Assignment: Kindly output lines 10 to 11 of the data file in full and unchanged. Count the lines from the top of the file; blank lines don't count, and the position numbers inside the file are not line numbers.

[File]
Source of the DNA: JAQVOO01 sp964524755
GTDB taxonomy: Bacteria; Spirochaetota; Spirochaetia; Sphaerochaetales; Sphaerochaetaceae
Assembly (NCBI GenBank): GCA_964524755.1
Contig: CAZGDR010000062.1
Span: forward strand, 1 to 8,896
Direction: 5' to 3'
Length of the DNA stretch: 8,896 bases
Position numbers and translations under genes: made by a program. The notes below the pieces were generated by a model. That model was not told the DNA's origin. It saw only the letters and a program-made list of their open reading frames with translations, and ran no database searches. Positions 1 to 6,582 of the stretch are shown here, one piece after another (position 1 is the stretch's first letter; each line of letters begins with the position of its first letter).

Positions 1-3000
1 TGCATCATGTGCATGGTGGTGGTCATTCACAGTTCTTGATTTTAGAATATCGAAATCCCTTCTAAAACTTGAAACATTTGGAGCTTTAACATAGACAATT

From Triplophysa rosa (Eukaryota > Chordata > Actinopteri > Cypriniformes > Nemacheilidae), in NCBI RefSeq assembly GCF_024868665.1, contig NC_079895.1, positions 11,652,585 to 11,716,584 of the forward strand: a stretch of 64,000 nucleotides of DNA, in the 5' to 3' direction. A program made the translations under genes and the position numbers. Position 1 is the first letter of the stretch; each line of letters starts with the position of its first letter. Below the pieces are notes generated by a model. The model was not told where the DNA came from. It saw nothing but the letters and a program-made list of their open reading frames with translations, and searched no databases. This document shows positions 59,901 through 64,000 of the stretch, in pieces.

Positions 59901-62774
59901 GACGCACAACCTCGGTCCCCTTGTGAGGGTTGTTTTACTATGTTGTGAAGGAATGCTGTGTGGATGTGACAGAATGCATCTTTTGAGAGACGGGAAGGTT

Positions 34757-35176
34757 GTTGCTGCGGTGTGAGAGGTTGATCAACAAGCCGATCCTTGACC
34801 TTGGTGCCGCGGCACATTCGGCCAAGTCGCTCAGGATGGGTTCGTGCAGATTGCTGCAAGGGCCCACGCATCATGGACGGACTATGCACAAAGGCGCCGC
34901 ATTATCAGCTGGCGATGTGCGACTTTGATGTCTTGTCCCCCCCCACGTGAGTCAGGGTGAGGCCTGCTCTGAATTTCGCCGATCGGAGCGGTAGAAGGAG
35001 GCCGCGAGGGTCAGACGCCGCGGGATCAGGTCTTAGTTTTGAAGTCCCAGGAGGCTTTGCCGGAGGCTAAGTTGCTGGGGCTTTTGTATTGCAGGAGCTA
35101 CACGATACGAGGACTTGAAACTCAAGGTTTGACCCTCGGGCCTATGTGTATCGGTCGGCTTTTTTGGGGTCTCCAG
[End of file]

1 TGCATCATGTGCATGGTGGTGGTCATTCACAGTTCTTGATTTTAGAATATCGAAATCCCTTCTAAAACTTGAAACATTTGGAGCTTTAACATAGACAATT

From Triplophysa rosa (Eukaryota > Chordata > Actinopteri > Cypriniformes > Nemacheilidae), in NCBI RefSeq assembly GCF_024868665.1, contig NC_079895.1, positions 11,652,585 to 11,716,584 of the forward strand: a stretch of 64,000 nucleotides of DNA, in the 5' to 3' direction. A program made the translations under genes and the position numbers. Position 1 is the first letter of the stretch; each line of letters starts with the position of its first letter. Below the pieces are notes generated by a model. The model was not told where the DNA came from. It saw nothing but the letters and a program-made list of their open reading frames with translations, and searched no databases. This document shows positions 59,901 through 64,000 of the stretch, in pieces.